Bubble Eye Goldfish (Carassius auratus) also known to tropical fish keeping enthusiasts as the Water Bubble Eye Goldfish, are descendants of a species of Central Asian (Siberia) wild carp known as the Prussian Carp, Silver Prussian carp, or Gibel Carp (Carassius gibelio).
Bubble Eye Goldfish are one of the more than 125 captive bred fancy goldfish varieties, that like their ancestors, inhabit slower moving and stagnant waters of rivers, lakes, ponds, and ditches where they feed on plants, detritus, small crustaceans, and insects.
Bubble Eye Goldfish were originally developed in China, and by the early 1500s were vigorously traded in Japan. By the 1600s they had made their way into Europe, and eventually by the 1800s into the Americas. Throughout the centuries, Asian breeders developed the majority of fancy goldfish colors and shapes that we see today in the tropical fish keeping arena, including the Bubble Eyes and closely related Celestial varieties. Domesticated goldfish are now distributed world wide.
Bubble Eye Goldfish are an egg shaped variety that have a double tail, no dorsal fin, and upturned eyes above fluid filled sacks that begin to develop when they reach 6 to 9 months of age. Their body size and shape is similar to the Celestial Goldfish, which is a bit slimmer and whose eyes are more extremely upturned. They have poor eyesight and although most specimens purchased in the Americas do not have dorsal fins, one China bred variety is bred with a dorsal fin.
Mature Bubble Eye Goldfish generally grow to a length of 5 inches or more. When they reach 2 years of age, the two distinguishing fluid filled pouches of skin on it’s cheeks become almost grossly large and delicate looking. They are bred in a variety of solid colors that include red, blue, chocolate, and black; as well as red/white, red/black, and calico bi-colored specimens.
Bubble Eye Goldfish are best housed in a tank of at least 20 gallons with a medium gravel substrate, decorated with some colder water plants, a piece of driftwood or bogwood, some smooth rocks, and floating plants to diffuse overhead lighting. Keep in mind that their fluid filled sacs are delicate and can become a problem with sharp edged rocks, driftwood, or plants. They are scavengers and tend to uproot live plants, especially when planted in fine gravel or a sandy substrate.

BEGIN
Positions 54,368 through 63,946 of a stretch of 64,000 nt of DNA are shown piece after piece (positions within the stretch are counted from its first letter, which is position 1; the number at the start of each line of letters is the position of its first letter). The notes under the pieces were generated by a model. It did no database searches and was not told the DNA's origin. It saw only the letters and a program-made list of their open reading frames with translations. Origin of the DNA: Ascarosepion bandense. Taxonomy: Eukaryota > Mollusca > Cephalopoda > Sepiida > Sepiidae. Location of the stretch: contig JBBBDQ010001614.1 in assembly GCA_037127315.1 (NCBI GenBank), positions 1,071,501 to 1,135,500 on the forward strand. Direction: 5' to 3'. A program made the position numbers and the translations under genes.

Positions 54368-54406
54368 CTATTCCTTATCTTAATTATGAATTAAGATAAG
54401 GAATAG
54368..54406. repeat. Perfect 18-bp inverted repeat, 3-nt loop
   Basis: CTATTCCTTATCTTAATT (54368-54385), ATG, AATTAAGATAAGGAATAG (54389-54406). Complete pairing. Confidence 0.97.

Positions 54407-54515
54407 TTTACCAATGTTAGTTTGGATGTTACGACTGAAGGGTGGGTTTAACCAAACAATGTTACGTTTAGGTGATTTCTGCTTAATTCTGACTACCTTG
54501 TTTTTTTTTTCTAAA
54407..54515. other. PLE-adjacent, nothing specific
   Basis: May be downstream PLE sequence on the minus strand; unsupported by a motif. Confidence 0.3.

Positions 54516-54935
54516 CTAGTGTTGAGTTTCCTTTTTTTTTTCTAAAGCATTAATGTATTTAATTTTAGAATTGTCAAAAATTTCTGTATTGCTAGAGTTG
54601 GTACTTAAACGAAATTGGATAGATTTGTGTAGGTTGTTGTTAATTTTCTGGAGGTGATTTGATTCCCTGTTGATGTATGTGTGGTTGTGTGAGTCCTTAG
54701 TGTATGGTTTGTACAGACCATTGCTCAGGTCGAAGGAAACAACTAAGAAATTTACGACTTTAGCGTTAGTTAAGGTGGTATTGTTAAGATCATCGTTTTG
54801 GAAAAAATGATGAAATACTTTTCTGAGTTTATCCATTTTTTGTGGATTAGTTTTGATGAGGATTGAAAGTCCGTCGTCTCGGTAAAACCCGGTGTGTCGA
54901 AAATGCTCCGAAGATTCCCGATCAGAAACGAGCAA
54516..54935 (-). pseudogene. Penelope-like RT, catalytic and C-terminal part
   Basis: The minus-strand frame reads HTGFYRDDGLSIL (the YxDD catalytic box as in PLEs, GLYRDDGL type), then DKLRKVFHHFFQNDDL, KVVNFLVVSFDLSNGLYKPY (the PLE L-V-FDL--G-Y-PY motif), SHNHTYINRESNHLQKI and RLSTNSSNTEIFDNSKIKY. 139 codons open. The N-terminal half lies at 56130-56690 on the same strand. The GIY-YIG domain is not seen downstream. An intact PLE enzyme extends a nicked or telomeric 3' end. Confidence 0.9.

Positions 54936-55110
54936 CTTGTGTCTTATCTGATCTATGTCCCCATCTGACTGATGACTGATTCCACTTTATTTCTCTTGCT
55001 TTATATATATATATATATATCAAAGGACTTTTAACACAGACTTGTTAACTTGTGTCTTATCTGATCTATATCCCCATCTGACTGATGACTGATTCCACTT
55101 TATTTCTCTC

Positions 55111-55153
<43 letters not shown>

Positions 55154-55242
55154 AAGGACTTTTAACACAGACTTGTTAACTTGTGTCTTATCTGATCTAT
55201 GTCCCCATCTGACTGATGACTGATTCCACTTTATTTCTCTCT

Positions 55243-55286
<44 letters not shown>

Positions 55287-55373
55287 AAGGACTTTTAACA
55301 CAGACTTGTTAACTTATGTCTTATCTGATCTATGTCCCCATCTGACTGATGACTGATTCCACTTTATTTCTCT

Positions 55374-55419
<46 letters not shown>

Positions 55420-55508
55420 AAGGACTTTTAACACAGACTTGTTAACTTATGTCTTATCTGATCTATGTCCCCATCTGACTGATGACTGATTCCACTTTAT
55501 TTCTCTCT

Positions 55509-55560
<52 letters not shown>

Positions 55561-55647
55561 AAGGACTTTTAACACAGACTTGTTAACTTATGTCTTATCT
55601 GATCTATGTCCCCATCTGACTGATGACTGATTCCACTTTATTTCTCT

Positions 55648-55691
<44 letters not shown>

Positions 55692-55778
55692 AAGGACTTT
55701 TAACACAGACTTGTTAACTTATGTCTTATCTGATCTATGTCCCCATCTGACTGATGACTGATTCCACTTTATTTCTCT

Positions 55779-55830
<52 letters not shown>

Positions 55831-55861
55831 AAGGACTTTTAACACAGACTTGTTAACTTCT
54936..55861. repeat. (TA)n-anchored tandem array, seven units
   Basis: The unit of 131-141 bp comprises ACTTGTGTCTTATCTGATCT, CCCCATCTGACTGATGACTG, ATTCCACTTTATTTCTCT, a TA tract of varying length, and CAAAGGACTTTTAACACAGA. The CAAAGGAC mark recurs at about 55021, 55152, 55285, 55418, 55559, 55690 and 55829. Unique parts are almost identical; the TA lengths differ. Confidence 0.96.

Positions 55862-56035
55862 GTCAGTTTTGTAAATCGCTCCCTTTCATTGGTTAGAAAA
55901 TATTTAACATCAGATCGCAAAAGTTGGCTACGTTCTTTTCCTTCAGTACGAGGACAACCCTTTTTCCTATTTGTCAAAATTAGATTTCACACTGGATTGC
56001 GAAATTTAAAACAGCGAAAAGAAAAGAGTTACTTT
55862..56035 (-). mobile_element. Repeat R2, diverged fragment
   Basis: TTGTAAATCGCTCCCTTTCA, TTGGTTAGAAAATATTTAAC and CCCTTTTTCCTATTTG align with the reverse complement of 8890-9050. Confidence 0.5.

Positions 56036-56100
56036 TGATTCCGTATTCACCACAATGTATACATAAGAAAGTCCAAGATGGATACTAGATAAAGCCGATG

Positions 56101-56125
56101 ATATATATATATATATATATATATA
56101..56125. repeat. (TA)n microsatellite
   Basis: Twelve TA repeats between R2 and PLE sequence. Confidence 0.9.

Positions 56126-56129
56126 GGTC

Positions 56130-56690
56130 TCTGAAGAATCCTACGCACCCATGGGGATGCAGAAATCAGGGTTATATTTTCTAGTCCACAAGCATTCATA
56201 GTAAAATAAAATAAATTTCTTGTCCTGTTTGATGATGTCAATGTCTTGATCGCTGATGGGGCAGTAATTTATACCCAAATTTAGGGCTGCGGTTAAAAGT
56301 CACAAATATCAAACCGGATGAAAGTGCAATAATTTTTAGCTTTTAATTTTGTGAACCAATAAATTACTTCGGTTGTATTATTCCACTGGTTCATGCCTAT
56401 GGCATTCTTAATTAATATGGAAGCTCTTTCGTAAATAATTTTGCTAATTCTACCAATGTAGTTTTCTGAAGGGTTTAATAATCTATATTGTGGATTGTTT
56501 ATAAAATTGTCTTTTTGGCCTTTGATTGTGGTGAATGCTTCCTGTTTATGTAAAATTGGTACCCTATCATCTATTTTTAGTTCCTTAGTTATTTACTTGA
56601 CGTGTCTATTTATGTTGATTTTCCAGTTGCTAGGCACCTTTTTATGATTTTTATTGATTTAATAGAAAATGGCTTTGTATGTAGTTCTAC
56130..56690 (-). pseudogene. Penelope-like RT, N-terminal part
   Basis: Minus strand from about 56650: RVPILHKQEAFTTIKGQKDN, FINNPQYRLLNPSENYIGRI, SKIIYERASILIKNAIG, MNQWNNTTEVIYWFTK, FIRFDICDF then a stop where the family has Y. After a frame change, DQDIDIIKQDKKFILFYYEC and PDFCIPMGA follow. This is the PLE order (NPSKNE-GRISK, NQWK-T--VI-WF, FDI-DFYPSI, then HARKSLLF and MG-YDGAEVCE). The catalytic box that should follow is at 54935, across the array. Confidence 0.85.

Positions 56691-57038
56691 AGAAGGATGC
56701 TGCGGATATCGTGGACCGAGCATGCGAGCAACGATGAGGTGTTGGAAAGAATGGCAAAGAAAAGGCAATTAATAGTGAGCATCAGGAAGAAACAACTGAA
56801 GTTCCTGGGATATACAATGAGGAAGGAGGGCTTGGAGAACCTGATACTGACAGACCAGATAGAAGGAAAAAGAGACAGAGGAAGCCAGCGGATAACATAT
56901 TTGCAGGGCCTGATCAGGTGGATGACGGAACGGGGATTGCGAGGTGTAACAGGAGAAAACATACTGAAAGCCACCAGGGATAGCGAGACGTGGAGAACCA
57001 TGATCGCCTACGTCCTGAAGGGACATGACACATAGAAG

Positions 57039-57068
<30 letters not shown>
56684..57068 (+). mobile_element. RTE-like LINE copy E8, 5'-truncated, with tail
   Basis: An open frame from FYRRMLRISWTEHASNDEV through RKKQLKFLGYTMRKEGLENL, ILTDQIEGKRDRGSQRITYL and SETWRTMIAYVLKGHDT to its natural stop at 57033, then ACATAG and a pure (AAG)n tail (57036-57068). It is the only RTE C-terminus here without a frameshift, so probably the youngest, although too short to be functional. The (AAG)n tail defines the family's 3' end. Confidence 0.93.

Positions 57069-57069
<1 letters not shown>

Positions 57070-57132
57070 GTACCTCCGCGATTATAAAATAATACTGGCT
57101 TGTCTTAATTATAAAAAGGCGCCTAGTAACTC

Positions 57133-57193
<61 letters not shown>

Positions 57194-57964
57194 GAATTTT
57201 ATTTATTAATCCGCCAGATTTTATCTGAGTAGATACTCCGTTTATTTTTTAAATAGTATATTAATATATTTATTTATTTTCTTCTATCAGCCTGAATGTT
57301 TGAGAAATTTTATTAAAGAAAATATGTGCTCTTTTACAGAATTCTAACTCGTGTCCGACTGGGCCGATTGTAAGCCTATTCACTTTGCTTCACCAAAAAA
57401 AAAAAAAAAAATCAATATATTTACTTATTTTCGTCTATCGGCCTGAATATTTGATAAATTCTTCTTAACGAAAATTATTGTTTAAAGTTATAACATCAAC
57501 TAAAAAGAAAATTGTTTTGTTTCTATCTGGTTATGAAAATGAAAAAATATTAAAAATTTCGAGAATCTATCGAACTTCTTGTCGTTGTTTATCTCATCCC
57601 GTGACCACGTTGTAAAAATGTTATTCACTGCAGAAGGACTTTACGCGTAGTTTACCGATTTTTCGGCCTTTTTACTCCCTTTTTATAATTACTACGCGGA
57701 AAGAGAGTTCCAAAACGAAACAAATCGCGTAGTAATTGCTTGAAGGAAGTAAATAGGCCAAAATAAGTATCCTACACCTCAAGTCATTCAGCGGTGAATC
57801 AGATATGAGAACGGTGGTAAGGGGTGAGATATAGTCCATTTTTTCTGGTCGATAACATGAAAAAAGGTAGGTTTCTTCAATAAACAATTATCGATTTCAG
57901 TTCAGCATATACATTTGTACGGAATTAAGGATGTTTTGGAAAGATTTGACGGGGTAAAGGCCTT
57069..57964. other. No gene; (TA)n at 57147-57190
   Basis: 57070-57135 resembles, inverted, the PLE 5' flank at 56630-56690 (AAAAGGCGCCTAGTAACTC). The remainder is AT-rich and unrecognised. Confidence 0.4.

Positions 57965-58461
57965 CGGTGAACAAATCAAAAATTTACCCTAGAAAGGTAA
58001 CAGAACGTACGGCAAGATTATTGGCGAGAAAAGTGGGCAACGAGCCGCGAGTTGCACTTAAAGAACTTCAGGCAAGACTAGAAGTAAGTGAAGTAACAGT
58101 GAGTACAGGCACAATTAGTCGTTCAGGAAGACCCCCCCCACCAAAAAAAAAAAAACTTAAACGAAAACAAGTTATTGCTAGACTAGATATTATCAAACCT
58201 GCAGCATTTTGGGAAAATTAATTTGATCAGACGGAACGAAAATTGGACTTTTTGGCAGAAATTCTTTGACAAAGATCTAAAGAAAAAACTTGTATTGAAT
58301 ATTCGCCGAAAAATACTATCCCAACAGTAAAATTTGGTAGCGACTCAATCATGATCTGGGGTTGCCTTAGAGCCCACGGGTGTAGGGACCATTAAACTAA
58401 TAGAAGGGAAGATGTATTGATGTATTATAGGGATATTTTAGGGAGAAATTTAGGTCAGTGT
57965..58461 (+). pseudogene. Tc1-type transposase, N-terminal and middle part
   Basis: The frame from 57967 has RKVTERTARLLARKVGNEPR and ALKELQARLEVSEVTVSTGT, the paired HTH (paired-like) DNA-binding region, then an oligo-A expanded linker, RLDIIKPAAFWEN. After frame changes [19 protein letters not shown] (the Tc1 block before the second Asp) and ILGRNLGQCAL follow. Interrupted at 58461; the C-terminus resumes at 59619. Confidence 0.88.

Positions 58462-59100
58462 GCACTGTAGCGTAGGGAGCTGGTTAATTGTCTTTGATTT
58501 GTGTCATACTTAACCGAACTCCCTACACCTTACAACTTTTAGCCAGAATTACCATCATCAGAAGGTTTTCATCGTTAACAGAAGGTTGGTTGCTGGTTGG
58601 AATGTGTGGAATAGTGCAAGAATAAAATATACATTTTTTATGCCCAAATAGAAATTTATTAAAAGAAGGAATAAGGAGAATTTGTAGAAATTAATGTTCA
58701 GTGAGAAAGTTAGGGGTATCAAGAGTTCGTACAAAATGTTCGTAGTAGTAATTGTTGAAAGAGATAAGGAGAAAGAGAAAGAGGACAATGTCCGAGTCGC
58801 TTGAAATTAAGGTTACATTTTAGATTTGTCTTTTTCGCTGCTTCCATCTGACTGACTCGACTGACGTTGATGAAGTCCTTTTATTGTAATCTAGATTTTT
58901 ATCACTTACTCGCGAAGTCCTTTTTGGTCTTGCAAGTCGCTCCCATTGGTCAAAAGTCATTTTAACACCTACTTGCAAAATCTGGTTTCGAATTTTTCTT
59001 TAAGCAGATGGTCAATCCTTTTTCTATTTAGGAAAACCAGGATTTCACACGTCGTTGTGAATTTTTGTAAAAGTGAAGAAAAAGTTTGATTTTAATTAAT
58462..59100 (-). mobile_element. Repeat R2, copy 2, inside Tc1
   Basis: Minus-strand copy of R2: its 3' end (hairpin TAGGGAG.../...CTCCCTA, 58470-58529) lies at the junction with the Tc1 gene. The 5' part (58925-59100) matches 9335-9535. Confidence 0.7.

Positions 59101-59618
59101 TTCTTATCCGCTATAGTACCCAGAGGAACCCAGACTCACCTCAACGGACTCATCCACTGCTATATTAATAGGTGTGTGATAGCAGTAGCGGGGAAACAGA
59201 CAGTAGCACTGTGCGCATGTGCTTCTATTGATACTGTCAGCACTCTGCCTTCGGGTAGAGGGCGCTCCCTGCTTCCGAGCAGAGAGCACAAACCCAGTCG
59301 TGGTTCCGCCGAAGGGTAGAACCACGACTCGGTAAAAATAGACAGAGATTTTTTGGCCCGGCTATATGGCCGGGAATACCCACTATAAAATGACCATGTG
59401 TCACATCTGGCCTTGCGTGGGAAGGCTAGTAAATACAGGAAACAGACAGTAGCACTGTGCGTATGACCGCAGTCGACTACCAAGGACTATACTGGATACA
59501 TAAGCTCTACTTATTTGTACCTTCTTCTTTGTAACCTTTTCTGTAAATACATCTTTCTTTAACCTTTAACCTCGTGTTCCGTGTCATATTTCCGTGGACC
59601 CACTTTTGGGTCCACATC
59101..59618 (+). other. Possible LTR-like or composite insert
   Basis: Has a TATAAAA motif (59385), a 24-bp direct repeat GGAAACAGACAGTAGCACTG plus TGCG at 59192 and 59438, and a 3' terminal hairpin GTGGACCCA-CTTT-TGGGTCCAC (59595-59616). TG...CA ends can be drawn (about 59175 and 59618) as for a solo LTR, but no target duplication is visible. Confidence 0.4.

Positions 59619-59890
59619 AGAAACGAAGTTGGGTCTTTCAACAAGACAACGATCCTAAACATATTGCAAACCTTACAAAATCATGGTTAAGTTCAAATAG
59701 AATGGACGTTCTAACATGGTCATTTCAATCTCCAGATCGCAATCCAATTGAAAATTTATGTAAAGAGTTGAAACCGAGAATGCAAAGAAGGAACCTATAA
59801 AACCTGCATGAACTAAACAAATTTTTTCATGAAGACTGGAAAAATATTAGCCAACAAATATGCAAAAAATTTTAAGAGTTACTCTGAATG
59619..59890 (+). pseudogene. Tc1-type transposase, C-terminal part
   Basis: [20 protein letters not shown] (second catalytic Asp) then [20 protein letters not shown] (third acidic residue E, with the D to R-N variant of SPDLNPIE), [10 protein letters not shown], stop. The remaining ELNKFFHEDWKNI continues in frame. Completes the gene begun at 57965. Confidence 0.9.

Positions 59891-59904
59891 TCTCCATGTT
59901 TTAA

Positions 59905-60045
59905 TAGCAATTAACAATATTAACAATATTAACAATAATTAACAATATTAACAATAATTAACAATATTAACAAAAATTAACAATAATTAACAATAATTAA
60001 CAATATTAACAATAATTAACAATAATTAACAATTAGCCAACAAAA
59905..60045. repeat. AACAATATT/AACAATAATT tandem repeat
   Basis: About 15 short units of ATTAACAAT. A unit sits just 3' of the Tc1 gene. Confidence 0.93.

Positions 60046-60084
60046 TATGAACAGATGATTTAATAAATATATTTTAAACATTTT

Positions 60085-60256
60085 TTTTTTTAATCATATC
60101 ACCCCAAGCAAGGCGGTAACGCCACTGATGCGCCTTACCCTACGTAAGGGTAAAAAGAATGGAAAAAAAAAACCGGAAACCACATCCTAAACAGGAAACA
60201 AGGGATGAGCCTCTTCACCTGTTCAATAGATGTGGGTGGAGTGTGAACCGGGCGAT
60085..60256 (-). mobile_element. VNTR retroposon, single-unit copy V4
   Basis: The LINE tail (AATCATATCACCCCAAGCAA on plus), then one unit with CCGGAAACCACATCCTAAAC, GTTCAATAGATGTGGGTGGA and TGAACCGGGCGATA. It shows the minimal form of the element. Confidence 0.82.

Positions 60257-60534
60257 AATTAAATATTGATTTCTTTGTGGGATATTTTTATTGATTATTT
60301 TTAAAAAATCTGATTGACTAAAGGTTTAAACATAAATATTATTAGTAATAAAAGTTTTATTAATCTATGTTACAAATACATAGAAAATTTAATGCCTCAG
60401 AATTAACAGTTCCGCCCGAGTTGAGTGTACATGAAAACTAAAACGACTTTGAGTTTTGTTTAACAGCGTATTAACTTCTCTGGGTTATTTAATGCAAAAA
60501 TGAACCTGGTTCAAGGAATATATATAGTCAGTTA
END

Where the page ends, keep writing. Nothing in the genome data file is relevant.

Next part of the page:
Bubble Eyes are a social species that should be housed with at least 4 or 5 of their own kind, but do not overcrowd. They are a slow moving species that should be kept with other slow moving relatives like the Lionhead Goldfish, Telescope Goldfish, and Celestial Eye Goldfish. Although none of these varieties will win any races, when kept together they should get plenty to eat. Because they are one of the more delicate species, they should never be housed in a community tank environment.
Because all goldfish produce a tremendous amount of waste, they need regular water changes and a good filtration system that does not create a strong flow of current in the tank. Bubble Eyes require a lot of oxygen, so an air stone is recommended along with a tank that provides the maximum amount of surface area (breeder tank) per fish.
Like all species of goldfish, the Bubble Eye Goldfish is not a true tropical fish. They are a cold water species that does best at temperatures between 65 – 72° F but unlike other goldfish species, they cannot tolerate temperatures under 60° F. They can tolerate salinity levels below 10% and specific gravity less than 1.002.
Bubble Eye Goldfish are egg layers that are moderately easy to breed in an aquarium environment. They are usually bred in groups as small as five individuals and in the wild, spawn during the spring.
To mimic these conditions in an aquarium, provide healthy fish with a tank planted with Anacharis or other oxygenating plants, solid surfaces (like clean slate) for the eggs to adhere to, and/or spawning mops.
Induce spawning by feeding the fish live brine shrimp, worms, etc. several times a day, slowly lowering the water temperature to around 60° F, and then slowly warming the water approximately 3° F per day until spawning commences. Spawning activity will usually occur when the water temperature reaches between 68° and 74° F. During this process, the water quality in the breeding tank should be maintained with daily partial water changes of up to 20 %.
When the fish are ready to spawn, the male will push the female against the plants to stimulate her. She will drop tiny eggs that when fertilized by the males will adhere to the plants, slate, or spawning mops by sticky threads. Females can lay as many as 10,000 eggs per spawn over a period of three to four hours.
Separate the parents from the eggs immediately after spawning as they will devour as many eggs as possible. Depending on the water temperature, the fertilized eggs will hatch in 4 to 7 days. Feed the fry specialty fry foods until they are able to consume crushed goldfish flakes or brine shrimp.
Bubble Eye Goldfish are omnivorous and will eat all kinds of fresh, frozen, and flake foods. A good quality flake food with supplemental feedings of live, frozen, or freeze dried brine shrimp, blood worms, Daphnia, or tubifex worms will keep them free of parasites or bacterial infections. Avoid overfeeding but because of their poor vision and bubble sacs under their eyes, allow them plenty of time to eat before removing excess food from the tank.
Bubble Eye Goldfish are relatively inexpensive and readily available online and in tropical fish keeping shops in a variety of sizes.
Minimum Tank Size: 20 gallons
Care Level: Moderately Difficult
Aquarium Hardiness: Moderately Hardy
Water Conditions: 65-72° F, KH 2-15, pH 6.5-8.0
Max. Size: 5″+
Color Form: Black, Red, White
Compatibility: Other slow moving species
Origin: Asia, China, Farm Raised
Lifespan: 10-20 yearsAquarist
Experience Level: Intermediate